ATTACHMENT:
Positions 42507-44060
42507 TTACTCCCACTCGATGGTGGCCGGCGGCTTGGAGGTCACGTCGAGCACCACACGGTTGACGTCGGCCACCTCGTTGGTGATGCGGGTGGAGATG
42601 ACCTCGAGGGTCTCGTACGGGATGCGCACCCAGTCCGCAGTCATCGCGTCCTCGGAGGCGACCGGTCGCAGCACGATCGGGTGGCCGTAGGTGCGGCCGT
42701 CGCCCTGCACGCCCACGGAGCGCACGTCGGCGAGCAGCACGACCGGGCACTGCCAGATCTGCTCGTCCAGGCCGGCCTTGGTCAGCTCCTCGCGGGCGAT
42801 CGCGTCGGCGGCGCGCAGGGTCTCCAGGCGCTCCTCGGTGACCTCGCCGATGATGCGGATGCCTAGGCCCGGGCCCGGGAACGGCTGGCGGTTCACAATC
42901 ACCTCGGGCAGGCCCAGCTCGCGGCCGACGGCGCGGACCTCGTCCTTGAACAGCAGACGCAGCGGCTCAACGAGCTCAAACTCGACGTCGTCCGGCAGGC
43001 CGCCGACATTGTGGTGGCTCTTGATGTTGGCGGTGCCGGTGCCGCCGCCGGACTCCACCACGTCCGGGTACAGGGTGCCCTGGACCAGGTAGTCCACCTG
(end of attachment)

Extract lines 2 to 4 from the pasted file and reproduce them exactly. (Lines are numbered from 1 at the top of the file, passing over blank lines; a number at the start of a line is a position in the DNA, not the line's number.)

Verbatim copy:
42507 TTACTCCCACTCGATGGTGGCCGGCGGCTTGGAGGTCACGTCGAGCACCACACGGTTGACGTCGGCCACCTCGTTGGTGATGCGGGTGGAGATG
42601 ACCTCGAGGGTCTCGTACGGGATGCGCACCCAGTCCGCAGTCATCGCGTCCTCGGAGGCGACCGGTCGCAGCACGATCGGGTGGCCGTAGGTGCGGCCGT
42701 CGCCCTGCACGCCCACGGAGCGCACGTCGGCGAGCAGCACGACCGGGCACTGCCAGATCTGCTCGTCCAGGCCGGCCTTGGTCAGCTCCTCGCGGGCGAT